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Soccer: Growing in America

John Brooks surprised and delighted after heading in a goal
Photo by Laurence Griffiths/Getty Images

Soccer is relatively new in America. Baseball has been popular since the early 1920s. Football (or in this context, American Football) has been popular since the 1920s. Basketball has been popular since around the 1960s. Soccer is the most popular sport throughout the rest of the world and has been for over a century. Soccer, or Football as it is known everywhere else, can trace its origins back to ancient Greece, but Soccer as we know it really starts in the late 1800s.

Soccer has increased in popularity in America in the past few decades. The World Cup, a tournament that occurs once every four years, was held in the US in 1994 and in the twenty years since has drawn a steadily increasing American audience. For the most part, the younger generation has really embraced this new-to-America sport. It's the older generation that clings to the notion that soccer cannot compete with the popularity of baseball, football, and basketball. It is not uncommon to find newspaper sports articles that slight soccer. The old folks just don't get it.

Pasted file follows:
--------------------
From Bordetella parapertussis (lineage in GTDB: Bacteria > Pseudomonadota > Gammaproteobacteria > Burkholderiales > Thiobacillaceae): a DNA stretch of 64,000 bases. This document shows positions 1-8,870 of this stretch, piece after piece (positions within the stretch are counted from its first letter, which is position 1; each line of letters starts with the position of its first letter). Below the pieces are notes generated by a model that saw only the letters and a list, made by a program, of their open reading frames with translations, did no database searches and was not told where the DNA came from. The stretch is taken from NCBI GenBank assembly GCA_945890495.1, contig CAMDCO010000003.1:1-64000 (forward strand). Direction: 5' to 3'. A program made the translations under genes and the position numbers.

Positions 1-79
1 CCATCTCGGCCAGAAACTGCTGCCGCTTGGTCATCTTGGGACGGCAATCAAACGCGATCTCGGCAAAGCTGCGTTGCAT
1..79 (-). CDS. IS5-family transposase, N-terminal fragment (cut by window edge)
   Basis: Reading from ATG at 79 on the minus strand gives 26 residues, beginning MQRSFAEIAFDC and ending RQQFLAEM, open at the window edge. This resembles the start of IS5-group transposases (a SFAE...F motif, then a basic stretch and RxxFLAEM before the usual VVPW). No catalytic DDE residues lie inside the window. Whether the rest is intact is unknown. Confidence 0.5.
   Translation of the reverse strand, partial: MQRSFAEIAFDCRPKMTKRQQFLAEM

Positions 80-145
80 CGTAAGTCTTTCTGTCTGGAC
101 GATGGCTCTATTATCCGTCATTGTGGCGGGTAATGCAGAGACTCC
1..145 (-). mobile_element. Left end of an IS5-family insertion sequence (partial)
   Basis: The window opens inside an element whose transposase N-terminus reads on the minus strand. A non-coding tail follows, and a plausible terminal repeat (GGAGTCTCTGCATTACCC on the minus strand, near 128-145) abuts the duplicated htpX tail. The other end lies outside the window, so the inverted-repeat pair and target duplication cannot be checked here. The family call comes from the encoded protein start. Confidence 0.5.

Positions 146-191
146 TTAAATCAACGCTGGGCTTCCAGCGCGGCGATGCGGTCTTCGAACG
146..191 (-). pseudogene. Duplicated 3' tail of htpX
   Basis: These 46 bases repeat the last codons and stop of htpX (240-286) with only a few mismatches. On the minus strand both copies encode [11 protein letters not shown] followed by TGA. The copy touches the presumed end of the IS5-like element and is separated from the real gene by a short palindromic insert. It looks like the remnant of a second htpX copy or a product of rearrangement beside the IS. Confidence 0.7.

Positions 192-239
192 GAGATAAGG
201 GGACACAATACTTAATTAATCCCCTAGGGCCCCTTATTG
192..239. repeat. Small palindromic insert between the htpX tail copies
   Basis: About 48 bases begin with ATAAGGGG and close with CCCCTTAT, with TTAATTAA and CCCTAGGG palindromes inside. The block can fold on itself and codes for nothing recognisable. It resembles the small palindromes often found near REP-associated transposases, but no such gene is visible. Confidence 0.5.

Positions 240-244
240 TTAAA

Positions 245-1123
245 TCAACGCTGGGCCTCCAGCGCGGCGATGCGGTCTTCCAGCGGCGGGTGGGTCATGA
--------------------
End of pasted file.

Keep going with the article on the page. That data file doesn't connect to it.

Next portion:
The World Cup has more viewers and makes more money than the Super Bowl, World Series, and NBA Finals combined. For a true soccer fan, a good game is full of excitement and suspense. Many critics complain that at the end of 90 minutes of play the game can end with a score line as low as 1-0 or even 0-0. They claim the sport lacks zeal and can be anti-climactic. They couldn't be more wrong. As in any sport, there are games that are less electrifying, but a good match-up between talented teams is always action-packed, fast-paced, thrilling, and full of edge-of-your-seat excitement. Soccer's increasing popularity in America is well deserved.

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